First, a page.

Abode of Life

Discussion in 'Trek Literature' started by Coloratura, Sep 12, 2008.

  1. Scout101

    Scout101 Admiral Admiral

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    Not a bad one, although as it was early for Trek books, it took a few liberties here and there. "First Frontier" is definitely a fun one, I enjoyed that.

    Don't listen to your 'unnamed sources', there is a LOT of fun to be had in the numbered books. Not as tight, continuity-wise, as the new books (in fact, they often contradict, unless the 5YM was about 40 years, and Kirk was a bigger menace to the timeline than even hinted at in DS9), but each story by itself works well. Some stinkers as well, but plenty of good stuff there.
     
  2. Trent Roman

    Trent Roman Rear Admiral Rear Admiral

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    I love Masks. It's a simple conceit, and the backstory makes no sense, but Vornholt just brings alive this vibrant, creative society.

    Fictitiously yours, Trent Roman
     
  3. Rush Limborg

    Rush Limborg Vice Admiral Admiral

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    You said it, Chris. One of the things I remember the most about it was the rediculous amount of times I read the wordy and completely meaningless dialogue-tag "Kirk wanted to know". Sheesh, why coudn't the author just write "Kirk asked" or even "Kirk wonderd"?

    The only other times I ever recall seeing that kind of tag were in kid's books --and even as a kid, I found it awkward-sounding....

    I'll give you that. It was a pretty good story. Nice ideas, I think.

    Oh, yeah! She was actually the reason I borrowed the book. The author handled her well --as far as the writing went, anyway. As far as the older books are concerned, the only one that I recall actually dealing with her as a character is the pretty-underrated Enterprise: The First Adventure.

    That being said, she was well used here. I liked how Kirk notes her combat experience. She's still a lady, but she's capable, and tough when she has to be. Kinda hints at what the character could've been, had Grace not been booted of the set.... *sigh*
     
  4. Therin of Andor

    Therin of Andor Admiral Admiral

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    I would have thought "Chain of Attack" would have been techie enough for you.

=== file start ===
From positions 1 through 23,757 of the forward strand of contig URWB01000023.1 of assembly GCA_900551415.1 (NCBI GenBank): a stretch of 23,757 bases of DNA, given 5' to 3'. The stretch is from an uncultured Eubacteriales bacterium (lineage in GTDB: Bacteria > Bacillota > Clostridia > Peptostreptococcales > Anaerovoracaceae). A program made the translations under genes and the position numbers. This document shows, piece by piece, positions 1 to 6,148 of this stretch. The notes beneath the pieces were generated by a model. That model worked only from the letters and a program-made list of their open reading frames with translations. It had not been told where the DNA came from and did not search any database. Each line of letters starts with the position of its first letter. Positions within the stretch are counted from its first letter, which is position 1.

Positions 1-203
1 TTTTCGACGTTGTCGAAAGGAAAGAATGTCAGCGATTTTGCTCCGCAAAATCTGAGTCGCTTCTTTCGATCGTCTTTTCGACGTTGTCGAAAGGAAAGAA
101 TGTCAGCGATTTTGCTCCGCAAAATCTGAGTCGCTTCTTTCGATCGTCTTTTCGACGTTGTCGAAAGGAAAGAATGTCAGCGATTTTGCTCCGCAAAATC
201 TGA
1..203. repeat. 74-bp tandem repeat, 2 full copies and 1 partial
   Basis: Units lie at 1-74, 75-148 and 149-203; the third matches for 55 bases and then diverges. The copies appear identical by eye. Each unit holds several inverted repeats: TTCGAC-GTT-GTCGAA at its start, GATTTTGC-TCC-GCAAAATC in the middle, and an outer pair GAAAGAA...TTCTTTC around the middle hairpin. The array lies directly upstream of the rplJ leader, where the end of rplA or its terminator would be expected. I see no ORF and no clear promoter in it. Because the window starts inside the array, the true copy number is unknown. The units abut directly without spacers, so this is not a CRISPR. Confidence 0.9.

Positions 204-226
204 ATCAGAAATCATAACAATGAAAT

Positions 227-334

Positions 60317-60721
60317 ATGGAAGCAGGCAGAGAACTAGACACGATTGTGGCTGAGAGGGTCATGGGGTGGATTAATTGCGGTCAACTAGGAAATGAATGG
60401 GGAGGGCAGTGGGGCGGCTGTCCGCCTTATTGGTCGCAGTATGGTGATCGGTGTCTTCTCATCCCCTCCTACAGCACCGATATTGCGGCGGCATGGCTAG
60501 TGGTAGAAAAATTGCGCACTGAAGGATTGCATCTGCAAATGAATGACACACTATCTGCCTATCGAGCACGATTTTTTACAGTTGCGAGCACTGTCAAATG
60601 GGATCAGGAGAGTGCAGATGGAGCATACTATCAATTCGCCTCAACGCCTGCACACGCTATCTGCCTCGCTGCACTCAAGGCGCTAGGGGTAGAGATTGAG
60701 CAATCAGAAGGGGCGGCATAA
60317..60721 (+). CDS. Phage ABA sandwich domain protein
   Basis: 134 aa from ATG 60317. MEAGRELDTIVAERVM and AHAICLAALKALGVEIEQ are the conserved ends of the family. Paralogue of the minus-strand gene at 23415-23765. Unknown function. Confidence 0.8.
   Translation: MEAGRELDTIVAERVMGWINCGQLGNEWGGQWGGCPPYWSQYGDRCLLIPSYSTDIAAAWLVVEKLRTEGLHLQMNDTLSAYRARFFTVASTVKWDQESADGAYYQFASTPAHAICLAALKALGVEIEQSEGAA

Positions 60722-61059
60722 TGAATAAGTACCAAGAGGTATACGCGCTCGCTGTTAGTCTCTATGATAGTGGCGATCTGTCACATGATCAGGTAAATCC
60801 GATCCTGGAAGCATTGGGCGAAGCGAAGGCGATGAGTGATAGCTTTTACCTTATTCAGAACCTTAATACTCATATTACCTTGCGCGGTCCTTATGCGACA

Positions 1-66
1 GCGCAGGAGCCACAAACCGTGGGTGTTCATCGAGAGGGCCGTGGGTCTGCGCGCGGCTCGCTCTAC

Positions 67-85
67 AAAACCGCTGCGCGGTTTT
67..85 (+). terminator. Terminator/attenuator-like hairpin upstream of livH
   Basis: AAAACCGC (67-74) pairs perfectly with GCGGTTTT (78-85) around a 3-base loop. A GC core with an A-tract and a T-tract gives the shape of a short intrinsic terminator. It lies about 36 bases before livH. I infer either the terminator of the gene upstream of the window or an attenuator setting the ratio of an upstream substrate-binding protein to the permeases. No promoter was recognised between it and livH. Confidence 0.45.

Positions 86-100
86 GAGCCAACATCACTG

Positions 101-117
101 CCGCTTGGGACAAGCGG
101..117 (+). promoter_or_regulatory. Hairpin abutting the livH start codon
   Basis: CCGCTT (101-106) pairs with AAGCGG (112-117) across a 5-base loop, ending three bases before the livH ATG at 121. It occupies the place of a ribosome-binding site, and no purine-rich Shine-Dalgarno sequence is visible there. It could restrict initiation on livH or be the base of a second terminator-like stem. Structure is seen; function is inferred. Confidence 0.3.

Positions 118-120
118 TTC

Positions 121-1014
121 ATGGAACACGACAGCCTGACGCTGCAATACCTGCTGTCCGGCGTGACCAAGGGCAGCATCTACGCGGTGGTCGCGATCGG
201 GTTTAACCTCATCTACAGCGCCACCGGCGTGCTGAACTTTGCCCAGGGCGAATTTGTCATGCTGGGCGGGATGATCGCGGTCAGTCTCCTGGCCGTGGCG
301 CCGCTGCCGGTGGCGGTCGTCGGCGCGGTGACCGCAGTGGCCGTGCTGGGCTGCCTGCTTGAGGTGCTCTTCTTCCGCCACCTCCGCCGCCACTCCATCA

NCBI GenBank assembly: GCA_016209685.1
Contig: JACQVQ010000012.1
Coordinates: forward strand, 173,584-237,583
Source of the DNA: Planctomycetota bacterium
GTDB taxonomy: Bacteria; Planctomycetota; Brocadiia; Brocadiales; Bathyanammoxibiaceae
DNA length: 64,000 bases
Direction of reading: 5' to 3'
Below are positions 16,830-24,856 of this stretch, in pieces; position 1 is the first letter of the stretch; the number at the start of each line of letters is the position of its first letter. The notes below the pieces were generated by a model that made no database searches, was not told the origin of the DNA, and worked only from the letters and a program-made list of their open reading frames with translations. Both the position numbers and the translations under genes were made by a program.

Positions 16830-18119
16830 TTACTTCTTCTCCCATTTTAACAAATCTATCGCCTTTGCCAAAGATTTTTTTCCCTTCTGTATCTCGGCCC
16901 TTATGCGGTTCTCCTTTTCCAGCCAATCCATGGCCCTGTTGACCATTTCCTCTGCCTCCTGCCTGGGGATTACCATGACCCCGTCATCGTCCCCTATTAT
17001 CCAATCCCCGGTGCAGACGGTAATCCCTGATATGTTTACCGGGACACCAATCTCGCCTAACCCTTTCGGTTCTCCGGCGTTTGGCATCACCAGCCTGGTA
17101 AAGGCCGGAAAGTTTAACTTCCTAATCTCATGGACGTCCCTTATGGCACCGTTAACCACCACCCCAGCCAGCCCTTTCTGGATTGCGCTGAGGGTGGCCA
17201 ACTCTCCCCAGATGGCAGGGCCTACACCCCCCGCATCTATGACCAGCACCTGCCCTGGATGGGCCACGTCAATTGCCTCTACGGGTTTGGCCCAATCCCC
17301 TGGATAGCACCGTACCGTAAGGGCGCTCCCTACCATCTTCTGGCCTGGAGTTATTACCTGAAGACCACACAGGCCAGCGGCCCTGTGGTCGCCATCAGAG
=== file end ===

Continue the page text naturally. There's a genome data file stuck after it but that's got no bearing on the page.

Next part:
I didn't care for it much, but was pleasantly surprised that it referenced "The Abode of Life" and a lot of fans remember CoA as one of their first faves, simply because it was the first regular novel after the massive hit that was ST IV, and so was the first ST book a lot of new fans bought. In the UK, it even kicked off the numbered local Titan novels at #1.

    "The Final Nexus" was a chore to read, although I did like the female guest star. But it wasn't nearly as bad as "TNG: Into the Nebula". "TNG: The Peacekeepers" and the long-delayed "Engines of Destiny" were more enjoyable Gene DeWeese ST novels.
     
  5. Christopher

    Christopher Writer Admiral

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    Chain of Attack was also the first ST novel to display the original ST logo above the title, rather than just saying "The new STAR TREK novel" in more ordinary print somewhere on the cover. However, I believe rereleases of earlier books often added the logo, obscuring that fact.
     
  6. TheAlmanac

    TheAlmanac Writer Captain

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    How does the backstory not make sense...?
     
  7. Christopher

    Christopher Writer Admiral

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    The only real problem I have with Masks is a minor conceptual point: how come the Enterprise computers had such a tiny selection of masks in their replicator database? But that was a necessary plot conceit.
     
  8. Coloratura

    Coloratura Snuggle Princess Premium Member

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    Ohio, USA
    ^ I agree. To me, it culminates with them earning their new masks, and shows that there is more to the masks than status. I enjoyed this novel. As it stands, I just finished "First Frontier" and "Captain's Daughter". I loved both of them. Well, okay, "First Frontier" started off a little slow for me, but after about 75 pages it started to swing into it. "Captain's Daughter" was thoroughly enjoyable from start to finish.

    I'm now starting on "Web of the Romulans" by M.S. Murdock. Looks interesting.

    J.